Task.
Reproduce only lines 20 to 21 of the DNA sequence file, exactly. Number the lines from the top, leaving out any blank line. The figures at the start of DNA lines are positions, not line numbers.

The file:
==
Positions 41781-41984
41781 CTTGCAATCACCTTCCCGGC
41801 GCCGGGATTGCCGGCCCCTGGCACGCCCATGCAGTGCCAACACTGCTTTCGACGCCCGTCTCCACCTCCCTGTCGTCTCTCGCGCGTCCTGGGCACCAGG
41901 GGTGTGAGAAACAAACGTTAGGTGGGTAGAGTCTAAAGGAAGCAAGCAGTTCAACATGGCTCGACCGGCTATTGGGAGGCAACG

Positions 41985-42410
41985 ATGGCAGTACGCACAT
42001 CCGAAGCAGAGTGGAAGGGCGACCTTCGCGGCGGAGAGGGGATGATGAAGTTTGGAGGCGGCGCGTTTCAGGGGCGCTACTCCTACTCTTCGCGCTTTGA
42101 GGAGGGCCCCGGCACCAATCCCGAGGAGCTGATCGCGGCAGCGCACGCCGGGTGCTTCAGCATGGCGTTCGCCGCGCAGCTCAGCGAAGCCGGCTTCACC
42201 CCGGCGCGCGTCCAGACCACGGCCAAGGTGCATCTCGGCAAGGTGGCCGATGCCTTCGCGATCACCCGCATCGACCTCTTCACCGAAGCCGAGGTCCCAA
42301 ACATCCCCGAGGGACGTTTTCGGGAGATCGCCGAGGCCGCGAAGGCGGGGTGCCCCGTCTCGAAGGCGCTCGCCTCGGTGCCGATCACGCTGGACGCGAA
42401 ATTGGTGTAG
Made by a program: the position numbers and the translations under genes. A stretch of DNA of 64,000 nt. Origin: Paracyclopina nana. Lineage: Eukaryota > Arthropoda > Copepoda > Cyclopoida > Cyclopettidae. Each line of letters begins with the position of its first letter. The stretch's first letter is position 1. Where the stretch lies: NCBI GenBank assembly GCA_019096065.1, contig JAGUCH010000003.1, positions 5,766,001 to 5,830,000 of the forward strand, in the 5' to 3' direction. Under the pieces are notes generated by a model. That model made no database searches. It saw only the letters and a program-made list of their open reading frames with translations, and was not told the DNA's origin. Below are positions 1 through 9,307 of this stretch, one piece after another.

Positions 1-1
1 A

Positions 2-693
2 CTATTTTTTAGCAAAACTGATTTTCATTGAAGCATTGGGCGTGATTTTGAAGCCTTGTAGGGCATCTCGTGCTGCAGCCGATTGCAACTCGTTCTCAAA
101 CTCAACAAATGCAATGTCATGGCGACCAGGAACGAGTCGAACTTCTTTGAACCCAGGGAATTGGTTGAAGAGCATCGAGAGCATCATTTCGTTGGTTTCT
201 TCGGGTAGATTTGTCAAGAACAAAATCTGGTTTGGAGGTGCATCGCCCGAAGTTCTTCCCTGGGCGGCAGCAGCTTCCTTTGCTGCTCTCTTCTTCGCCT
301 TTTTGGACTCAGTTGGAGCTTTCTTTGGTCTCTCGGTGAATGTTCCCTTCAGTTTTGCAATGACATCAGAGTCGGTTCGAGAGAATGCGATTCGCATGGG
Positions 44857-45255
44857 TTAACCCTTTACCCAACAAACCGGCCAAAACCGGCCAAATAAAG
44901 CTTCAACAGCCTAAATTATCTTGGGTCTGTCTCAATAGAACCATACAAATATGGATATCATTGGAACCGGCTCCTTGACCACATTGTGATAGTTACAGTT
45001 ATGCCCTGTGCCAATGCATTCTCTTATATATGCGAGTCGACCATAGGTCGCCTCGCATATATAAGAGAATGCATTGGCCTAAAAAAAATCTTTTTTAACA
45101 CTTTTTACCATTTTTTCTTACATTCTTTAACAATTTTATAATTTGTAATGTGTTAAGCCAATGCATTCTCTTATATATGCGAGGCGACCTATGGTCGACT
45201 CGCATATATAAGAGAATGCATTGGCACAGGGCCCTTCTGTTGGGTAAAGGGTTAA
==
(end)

Positions 44857-45255
44857 TTAACCCTTTACCCAACAAACCGGCCAAAACCGGCCAAATAAAG